One thing to keep in mind is that whatever you show to the world will get indexed by Google image. The search engines usually favor older content than newer content, so whenever you decide to show your game, make sure it looks polished. The last thing you want is, years from now, somebody looking up your game and seeing "programmer's art" or simply unpolished art as the first result on Google Image.

But generally, as an indie, you want to start building a community around your game as soon as possible. Especially collecting wishlists (if you already have a trailer and a Steam page set up) or email addresses (if you don't). Just make sure your game looks polished before you try to show it to people.
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ldmn
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« Reply #6 on: September 24, 2020, 02:50:49 AM »

Also comes to mind (perhaps coz of some non-ideal gossips):

if introducing your prototype, on-going project too early, will its cool / genuine ideas be not stolen by lesser virtuous folks (eg. of regions known of legendary hacking & pirating) & be implemented into their projects ?
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Schrompf
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« Reply #7 on: September 24, 2020, 05:09:23 AM »

LOL. As if everyone isn't already overflowing of ideas on their own.

No, nobody, and I repeat NOBODY, will ever steal ideas. Quite the contrary: people will come to you explaining why your idea is shit and they would have done everything differently. Of course people take up inspirations from many sources, some of them being your crappy-looking prototype. But you already have it working, you're months ahead of everyone. So don't worry, do your thing, share broadly, it will sometimes yield unexpected benefits. And never in my 20+ years of game making have I ever experienced someone taking my idea, let alone executing it both better and earlier than me, which both are requirements to actually do damage to your idea.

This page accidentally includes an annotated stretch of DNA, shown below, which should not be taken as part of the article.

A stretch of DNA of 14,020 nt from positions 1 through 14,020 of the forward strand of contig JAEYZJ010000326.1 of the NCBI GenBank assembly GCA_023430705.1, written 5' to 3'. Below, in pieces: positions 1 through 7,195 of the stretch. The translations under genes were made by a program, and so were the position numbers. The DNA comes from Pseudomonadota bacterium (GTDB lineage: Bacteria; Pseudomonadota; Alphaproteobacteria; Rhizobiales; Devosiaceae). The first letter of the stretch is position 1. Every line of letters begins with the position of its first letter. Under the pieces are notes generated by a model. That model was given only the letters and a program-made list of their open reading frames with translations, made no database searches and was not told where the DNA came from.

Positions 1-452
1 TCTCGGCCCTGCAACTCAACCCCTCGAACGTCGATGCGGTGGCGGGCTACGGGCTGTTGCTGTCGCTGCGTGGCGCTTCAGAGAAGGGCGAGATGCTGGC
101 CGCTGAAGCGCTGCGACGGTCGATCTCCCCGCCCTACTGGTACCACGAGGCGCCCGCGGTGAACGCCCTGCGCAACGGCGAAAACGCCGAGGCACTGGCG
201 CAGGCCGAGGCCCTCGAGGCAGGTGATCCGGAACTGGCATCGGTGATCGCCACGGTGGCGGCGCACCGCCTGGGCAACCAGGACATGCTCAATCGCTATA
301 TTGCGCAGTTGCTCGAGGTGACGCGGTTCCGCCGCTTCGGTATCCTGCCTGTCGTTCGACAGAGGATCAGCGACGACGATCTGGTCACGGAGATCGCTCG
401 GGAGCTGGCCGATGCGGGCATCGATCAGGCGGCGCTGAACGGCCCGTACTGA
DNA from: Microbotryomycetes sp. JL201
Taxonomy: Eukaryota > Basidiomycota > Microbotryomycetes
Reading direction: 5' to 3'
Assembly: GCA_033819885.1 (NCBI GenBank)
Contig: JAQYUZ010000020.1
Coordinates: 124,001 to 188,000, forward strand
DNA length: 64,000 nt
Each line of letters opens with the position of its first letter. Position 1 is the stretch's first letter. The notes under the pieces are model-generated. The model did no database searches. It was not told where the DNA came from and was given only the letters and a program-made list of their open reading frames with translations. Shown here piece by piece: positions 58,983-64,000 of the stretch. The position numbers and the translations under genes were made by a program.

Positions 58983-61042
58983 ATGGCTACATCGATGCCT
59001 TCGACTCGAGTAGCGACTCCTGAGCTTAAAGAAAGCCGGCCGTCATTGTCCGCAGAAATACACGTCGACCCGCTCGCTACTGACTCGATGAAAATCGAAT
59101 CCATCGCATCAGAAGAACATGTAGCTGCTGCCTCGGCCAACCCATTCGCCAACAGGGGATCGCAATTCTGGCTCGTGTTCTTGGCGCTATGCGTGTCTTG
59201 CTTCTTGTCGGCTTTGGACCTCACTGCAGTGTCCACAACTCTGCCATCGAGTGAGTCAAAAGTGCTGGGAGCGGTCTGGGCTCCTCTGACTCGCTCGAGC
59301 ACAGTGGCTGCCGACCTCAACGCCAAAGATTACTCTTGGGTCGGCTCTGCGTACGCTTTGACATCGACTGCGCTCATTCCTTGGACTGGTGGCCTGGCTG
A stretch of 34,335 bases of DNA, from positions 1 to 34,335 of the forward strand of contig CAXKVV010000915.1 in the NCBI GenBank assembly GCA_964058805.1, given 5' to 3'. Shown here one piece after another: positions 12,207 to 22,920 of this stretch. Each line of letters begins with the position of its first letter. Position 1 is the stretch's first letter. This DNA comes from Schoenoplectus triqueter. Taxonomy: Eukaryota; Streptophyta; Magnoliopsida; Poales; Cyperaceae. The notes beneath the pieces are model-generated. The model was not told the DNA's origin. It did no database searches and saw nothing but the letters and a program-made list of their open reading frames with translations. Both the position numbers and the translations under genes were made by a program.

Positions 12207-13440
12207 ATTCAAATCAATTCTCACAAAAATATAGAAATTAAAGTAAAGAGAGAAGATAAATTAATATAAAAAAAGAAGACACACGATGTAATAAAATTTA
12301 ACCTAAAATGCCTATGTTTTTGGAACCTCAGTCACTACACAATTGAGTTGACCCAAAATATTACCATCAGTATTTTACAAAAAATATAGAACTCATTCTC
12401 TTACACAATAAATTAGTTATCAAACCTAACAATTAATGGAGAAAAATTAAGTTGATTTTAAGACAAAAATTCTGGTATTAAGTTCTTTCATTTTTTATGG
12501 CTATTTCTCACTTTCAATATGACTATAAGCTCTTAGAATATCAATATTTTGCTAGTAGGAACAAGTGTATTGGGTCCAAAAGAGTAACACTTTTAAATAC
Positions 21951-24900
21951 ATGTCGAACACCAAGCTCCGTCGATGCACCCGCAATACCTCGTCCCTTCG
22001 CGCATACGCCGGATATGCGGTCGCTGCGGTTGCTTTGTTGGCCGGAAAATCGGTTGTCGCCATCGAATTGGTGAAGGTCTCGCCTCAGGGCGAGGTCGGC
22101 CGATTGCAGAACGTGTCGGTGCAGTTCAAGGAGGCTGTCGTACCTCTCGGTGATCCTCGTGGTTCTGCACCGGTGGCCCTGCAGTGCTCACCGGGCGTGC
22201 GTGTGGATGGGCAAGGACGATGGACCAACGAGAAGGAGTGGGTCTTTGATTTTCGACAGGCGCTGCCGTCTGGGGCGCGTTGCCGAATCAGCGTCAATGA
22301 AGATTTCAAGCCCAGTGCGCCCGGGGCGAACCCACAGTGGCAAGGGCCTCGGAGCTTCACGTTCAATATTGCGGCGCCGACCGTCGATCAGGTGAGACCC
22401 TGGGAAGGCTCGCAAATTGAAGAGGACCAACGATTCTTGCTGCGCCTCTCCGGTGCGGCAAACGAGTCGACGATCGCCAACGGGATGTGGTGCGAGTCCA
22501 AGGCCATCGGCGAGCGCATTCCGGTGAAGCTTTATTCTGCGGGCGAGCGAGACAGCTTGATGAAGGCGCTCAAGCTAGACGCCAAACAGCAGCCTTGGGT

And, if you ever get to actually execute GameDev, you'll soon notice that ideas are not the single defining point of GameDev. Ideas will change over time while you work on them, some turn out to be unsavable bullsh, some working nicely but only in combination with others, and so on.
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ldmn
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« Reply #8 on: September 24, 2020, 07:48:49 AM »

Lucky u.

As I've been developing a game for ~2 years, and already seeing an almost similar themed / played one, but with more features & extras.  Both games could borrow from the other for its own benefit.

Ya know, these can happen in 2D world, but maybe even in 3D. Perhaps very rarely. But oldtimer gamers can have sometimes the same ideas lurking for decades.

Anyway, thanx for your insights, LOLlypop.
« Last Edit: September 24, 2020, 07:05:30 PM by ldmn » Logged